from The American Heritage® Dictionary of the English Language, 4th Edition
- n. The act, process, or experience of gaining knowledge or skill.
- n. Knowledge or skill gained through schooling or study. See Synonyms at knowledge.
- n. Psychology Behavioral modification especially through experience or conditioning.
from Wiktionary, Creative Commons Attribution/Share-Alike License
- v. Present participle of learn.
- n. An act in which something is learned.
- n. Accumulated knowledge.
- n. Something that has been learned
from the GNU version of the Collaborative International Dictionary of English
- n. The acquisition of knowledge or skill
- n. The knowledge or skill received by instruction or study; acquired knowledge or ideas in any branch of science or literature; erudition; literature; science.
from The Century Dictionary and Cyclopedia
- n. The act of acquiring knowledge.
- n. Systematic knowledge; the information gained from books and instruction; education in general: as, a branch of learning; a low state of learning.
- n. Specifically, profound or extensive literary and scientific culture; erudition: as, a man of learning.
- n. That which is learned by study of or application to a particular subject; special knowledge or skill: as, to be deeply versed in the learning of an art or a profession; military or mercantile learning.
- n. Synonyms and Scholarship, Erudition, etc. (see literature); attainments, acquirements.
from WordNet 3.0 Copyright 2006 by Princeton University. All rights reserved.
- n. the cognitive process of acquiring skill or knowledge
- n. profound scholarly knowledge
Sorry, no etymologies found.
As I take the matter, neither philosophy, nor any part of learning, is more necessary to poetry, (which, if you will believe the same author, is the sum of all learning) than to know the theory of light, and the several proportions and diversifications of it in particular colours, is to a good painter.
And though this poor Friar does not appear to have been very successful in this particular instance; if we take into account the fact that 'the Tragedy was the thing,' and that nothing but a tragedy would serve his purpose, and that all his learning was converged on that _effect_; if we take into account the fact that this is a scientific experiment, and that the characters are sacrificed for the sake of the useful conclusions, the success will not perhaps appear so questionable as to throw any discredit upon this new theory of the applicability of _learning_ to questions of this nature.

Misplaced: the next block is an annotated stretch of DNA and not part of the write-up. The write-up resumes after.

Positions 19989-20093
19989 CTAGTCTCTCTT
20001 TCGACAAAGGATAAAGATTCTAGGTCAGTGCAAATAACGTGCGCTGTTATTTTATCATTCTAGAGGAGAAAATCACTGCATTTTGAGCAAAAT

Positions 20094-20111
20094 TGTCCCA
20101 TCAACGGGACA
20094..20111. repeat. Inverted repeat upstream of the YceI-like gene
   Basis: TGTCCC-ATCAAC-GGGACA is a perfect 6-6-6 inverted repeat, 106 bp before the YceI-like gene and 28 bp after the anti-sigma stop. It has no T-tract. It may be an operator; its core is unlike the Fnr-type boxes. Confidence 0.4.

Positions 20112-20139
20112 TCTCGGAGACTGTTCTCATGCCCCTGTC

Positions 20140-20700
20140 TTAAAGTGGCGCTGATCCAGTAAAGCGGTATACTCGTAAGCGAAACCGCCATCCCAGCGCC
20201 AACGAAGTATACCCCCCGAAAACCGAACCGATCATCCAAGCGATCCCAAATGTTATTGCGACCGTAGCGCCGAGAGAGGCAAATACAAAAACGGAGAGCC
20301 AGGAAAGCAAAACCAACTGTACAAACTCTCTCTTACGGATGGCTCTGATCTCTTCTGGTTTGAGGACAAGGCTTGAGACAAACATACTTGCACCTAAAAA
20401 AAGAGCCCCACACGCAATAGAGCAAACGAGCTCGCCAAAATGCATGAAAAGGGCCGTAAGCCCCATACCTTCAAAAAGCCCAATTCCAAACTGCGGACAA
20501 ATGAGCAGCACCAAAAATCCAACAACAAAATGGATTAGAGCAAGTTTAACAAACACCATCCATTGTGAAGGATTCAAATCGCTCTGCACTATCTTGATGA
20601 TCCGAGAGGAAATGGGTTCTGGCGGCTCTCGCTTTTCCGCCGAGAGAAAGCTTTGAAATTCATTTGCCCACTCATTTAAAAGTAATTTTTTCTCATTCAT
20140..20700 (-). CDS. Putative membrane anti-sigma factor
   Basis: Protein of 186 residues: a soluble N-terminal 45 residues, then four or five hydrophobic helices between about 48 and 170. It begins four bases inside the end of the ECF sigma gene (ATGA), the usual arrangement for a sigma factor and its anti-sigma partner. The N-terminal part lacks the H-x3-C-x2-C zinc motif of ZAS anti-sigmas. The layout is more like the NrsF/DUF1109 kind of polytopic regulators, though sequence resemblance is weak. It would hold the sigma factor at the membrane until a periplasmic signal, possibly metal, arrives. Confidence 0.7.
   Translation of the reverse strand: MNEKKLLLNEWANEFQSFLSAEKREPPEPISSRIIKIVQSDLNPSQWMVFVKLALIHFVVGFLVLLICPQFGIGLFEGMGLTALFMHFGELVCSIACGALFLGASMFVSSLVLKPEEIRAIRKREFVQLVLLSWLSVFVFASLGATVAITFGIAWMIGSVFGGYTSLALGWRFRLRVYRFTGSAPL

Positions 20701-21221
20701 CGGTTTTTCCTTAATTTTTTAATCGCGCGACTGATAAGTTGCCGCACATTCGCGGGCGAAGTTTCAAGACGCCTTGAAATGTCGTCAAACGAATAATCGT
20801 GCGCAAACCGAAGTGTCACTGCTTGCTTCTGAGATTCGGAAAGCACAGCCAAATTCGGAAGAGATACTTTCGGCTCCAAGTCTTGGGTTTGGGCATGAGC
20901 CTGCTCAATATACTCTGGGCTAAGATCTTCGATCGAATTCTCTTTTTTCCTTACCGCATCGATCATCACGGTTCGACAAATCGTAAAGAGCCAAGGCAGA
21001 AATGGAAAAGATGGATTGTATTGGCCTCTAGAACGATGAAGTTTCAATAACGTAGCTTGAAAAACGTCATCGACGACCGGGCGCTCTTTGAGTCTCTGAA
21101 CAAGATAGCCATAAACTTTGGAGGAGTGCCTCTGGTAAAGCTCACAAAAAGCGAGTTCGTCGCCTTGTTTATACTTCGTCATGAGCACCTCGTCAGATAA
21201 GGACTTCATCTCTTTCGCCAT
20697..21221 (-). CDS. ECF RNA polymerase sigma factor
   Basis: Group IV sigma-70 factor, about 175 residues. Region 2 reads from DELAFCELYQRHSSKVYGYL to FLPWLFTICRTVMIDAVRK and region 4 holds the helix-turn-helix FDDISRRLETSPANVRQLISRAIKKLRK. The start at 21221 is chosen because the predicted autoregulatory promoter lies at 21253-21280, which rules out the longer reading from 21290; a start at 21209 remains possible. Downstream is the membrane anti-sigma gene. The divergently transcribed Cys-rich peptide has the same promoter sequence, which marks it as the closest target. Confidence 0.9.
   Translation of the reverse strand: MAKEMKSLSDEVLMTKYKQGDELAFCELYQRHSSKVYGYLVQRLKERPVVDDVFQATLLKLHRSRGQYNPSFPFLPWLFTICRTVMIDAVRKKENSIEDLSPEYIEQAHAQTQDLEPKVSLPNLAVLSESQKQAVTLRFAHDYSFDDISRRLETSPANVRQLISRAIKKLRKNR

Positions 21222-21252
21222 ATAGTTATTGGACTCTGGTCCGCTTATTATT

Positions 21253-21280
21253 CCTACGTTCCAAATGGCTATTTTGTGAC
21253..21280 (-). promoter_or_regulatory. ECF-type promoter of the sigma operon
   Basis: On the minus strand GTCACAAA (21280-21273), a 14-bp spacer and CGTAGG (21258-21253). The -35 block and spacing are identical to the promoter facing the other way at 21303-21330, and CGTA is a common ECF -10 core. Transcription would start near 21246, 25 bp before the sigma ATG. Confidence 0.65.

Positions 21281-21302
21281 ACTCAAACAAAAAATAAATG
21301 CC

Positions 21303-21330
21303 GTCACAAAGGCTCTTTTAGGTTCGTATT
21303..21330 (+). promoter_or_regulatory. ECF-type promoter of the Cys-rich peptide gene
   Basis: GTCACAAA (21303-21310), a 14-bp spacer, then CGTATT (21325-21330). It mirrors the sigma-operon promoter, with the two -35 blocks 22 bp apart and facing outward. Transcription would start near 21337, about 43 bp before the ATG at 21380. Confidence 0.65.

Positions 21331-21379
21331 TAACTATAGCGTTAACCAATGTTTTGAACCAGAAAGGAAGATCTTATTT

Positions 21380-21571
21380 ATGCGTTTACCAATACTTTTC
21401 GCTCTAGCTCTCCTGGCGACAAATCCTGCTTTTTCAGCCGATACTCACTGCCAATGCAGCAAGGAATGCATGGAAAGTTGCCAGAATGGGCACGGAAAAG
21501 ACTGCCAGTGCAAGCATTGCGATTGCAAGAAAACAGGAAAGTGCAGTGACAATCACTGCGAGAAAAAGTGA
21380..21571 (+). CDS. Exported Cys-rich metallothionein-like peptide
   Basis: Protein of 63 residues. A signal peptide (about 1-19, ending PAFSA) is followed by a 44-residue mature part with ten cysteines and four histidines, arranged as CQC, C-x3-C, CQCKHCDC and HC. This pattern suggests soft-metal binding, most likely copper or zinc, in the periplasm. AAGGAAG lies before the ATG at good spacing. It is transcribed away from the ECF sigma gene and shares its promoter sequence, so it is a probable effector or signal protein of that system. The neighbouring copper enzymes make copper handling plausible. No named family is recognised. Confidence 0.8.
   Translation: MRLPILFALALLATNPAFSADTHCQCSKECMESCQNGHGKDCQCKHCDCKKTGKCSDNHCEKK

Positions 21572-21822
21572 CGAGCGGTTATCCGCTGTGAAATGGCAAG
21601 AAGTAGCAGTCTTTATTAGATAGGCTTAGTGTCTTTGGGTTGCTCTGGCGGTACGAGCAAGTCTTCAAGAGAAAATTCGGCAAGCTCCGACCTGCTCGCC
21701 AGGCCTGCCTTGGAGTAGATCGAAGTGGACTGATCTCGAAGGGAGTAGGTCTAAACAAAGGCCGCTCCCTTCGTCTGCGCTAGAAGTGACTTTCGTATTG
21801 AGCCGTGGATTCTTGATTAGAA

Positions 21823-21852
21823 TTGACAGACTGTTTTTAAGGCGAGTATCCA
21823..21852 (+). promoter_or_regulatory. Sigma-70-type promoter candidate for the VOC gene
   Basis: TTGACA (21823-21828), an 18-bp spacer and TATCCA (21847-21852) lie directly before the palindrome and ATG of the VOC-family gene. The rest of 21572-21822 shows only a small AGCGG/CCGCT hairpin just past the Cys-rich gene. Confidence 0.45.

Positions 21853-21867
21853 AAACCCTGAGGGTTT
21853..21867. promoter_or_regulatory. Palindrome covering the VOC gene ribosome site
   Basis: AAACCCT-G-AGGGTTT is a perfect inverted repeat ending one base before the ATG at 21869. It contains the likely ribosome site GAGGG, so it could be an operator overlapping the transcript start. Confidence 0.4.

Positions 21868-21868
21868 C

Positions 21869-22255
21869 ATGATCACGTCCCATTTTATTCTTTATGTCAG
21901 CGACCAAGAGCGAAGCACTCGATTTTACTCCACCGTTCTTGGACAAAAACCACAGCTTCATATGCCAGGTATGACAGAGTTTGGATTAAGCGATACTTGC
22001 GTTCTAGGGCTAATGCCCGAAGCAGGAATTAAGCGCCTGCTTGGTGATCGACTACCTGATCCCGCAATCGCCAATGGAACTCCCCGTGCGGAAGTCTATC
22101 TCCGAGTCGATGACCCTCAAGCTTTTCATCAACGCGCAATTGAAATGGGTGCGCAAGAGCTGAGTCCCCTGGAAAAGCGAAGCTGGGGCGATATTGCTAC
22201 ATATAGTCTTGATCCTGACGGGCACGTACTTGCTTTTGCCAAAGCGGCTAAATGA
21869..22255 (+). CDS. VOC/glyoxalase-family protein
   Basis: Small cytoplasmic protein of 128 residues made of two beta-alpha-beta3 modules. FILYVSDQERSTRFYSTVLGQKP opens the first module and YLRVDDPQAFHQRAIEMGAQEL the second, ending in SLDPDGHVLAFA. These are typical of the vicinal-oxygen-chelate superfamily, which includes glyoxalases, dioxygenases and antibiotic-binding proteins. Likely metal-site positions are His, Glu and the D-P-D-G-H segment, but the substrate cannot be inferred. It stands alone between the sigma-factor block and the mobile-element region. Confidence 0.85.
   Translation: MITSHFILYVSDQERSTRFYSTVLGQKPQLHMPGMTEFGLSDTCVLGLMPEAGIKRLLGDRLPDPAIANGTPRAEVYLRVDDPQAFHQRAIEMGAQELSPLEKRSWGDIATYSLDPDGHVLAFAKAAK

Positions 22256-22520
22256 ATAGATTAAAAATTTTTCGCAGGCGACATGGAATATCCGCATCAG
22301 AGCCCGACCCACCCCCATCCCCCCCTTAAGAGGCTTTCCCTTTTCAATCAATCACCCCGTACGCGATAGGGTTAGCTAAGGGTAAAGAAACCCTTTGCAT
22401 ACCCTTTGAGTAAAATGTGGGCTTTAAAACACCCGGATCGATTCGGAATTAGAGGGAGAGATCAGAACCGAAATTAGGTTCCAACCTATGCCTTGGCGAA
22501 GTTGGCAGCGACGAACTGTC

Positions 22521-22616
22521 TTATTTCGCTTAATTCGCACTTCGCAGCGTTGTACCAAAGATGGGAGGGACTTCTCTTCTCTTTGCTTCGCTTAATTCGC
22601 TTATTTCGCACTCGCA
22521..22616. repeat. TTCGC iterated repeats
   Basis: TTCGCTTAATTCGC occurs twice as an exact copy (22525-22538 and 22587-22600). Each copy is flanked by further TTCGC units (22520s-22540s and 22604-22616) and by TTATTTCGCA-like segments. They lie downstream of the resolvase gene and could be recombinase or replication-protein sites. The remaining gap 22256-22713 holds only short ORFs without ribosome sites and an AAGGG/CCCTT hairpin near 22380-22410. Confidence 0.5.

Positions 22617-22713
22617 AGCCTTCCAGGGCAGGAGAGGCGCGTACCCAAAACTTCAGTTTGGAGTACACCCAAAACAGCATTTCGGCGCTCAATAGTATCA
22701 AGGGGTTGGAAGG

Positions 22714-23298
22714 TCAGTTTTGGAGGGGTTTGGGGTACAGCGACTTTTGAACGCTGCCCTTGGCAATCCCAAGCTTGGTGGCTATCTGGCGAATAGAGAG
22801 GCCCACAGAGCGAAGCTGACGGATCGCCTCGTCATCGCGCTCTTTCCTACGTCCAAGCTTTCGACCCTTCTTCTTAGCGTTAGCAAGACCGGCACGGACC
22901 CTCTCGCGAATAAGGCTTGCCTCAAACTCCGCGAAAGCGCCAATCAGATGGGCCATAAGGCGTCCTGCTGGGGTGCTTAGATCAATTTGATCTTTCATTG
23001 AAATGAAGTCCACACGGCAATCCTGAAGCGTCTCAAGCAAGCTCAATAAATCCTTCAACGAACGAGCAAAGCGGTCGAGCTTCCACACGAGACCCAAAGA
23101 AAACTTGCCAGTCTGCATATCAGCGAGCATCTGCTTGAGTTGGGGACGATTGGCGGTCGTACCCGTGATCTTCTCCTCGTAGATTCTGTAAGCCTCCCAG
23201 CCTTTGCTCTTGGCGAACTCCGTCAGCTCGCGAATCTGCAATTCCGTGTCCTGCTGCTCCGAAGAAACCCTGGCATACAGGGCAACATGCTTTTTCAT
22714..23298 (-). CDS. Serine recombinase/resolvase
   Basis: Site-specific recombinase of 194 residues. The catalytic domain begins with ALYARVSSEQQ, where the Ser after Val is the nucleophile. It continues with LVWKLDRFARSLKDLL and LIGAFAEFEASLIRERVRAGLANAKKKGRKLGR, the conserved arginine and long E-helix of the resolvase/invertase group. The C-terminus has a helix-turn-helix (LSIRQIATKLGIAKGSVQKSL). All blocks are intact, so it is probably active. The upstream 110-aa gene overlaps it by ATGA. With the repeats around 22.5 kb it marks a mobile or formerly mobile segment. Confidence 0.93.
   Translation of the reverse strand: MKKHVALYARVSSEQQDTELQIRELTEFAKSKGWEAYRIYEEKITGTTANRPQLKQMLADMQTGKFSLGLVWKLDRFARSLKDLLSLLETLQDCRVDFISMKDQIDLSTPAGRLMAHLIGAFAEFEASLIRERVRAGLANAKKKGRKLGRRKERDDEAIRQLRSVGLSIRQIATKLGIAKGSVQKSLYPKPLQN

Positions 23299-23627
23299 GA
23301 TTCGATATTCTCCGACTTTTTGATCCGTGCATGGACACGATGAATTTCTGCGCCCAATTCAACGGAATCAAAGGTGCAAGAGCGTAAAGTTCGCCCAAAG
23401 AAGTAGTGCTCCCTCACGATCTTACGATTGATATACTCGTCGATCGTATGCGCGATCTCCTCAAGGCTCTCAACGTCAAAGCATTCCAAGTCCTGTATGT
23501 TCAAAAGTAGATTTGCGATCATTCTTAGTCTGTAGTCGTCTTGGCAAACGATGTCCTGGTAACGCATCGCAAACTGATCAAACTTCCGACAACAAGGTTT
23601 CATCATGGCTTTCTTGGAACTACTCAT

•reading assignments •access the learning materials •Students know the general scope of • learning materials •access the reading the learning unit •learning activities •Students start thinking about the assignments •assignments •access the supplementary learning unit content
Before the 1960s, the term learning disabilities LD was unknown.
The term "learning" hsüeh points directly to the acquisition of knowledge with the belief that knowledge can provide humankind with the tools they need to understand themselves and their world.
The term "learning" hsÃ¼eh points directly to the acquisition of knowledge with the belief that knowledge can provide humankind with the tools they need to understand themselves and their world.
Yes; I was being flippant, and yes the term learning difficulties, is intended to cover as Dixon has stated “but is applied to people with very specific conditions such as Downs syndrome” and as Fergus would have it “covers a fair bit of waterfront”.
When re-thinking curriculum, how about throwing it out, putting in learning, letting the learners make the curriculum, and then analyzing whether the learning is happening?
But identifying and cataloging all the genes involved in learning is a daunting task.
For the United States, salvation lies in learning from the mistake, in looking at it clearly and being honest about it.